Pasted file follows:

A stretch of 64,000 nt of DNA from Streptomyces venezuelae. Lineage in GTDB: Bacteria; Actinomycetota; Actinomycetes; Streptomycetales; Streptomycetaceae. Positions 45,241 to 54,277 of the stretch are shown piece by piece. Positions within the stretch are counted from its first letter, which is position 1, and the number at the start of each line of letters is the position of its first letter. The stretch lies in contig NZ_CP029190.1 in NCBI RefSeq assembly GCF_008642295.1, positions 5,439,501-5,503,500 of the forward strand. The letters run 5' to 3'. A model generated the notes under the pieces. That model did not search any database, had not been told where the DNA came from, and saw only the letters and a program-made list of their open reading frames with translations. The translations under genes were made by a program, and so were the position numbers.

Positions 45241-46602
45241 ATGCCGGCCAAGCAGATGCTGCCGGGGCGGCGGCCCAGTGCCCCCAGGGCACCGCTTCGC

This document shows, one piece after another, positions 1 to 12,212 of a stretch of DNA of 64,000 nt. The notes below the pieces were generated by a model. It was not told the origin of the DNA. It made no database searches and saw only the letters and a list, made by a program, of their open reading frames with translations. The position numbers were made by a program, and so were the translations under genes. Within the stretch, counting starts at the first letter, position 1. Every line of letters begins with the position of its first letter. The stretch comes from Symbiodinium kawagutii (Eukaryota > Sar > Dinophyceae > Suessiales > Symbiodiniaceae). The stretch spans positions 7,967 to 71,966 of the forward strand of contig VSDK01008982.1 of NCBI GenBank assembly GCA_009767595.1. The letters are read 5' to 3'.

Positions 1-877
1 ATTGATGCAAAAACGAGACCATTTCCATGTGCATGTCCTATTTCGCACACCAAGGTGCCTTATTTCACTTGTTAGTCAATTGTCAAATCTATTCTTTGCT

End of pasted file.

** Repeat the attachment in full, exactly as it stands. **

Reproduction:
A stretch of 64,000 nt of DNA from Streptomyces venezuelae. Lineage in GTDB: Bacteria; Actinomycetota; Actinomycetes; Streptomycetales; Streptomycetaceae. Positions 45,241 to 54,277 of the stretch are shown piece by piece. Positions within the stretch are counted from its first letter, which is position 1, and the number at the start of each line of letters is the position of its first letter. The stretch lies in contig NZ_CP029190.1 in NCBI RefSeq assembly GCF_008642295.1, positions 5,439,501-5,503,500 of the forward strand. The letters run 5' to 3'. A model generated the notes under the pieces. That model did not search any database, had not been told where the DNA came from, and saw only the letters and a program-made list of their open reading frames with translations. The translations under genes were made by a program, and so were the position numbers.

Positions 45241-46602
45241 ATGCCGGCCAAGCAGATGCTGCCGGGGCGGCGGCCCAGTGCCCCCAGGGCACCGCTTCGC

This document shows, one piece after another, positions 1 to 12,212 of a stretch of DNA of 64,000 nt. The notes below the pieces were generated by a model. It was not told the origin of the DNA. It made no database searches and saw only the letters and a list, made by a program, of their open reading frames with translations. The position numbers were made by a program, and so were the translations under genes. Within the stretch, counting starts at the first letter, position 1. Every line of letters begins with the position of its first letter. The stretch comes from Symbiodinium kawagutii (Eukaryota > Sar > Dinophyceae > Suessiales > Symbiodiniaceae). The stretch spans positions 7,967 to 71,966 of the forward strand of contig VSDK01008982.1 of NCBI GenBank assembly GCA_009767595.1. The letters are read 5' to 3'.

Positions 1-877
1 ATTGATGCAAAAACGAGACCATTTCCATGTGCATGTCCTATTTCGCACACCAAGGTGCCTTATTTCACTTGTTAGTCAATTGTCAAATCTATTCTTTGCT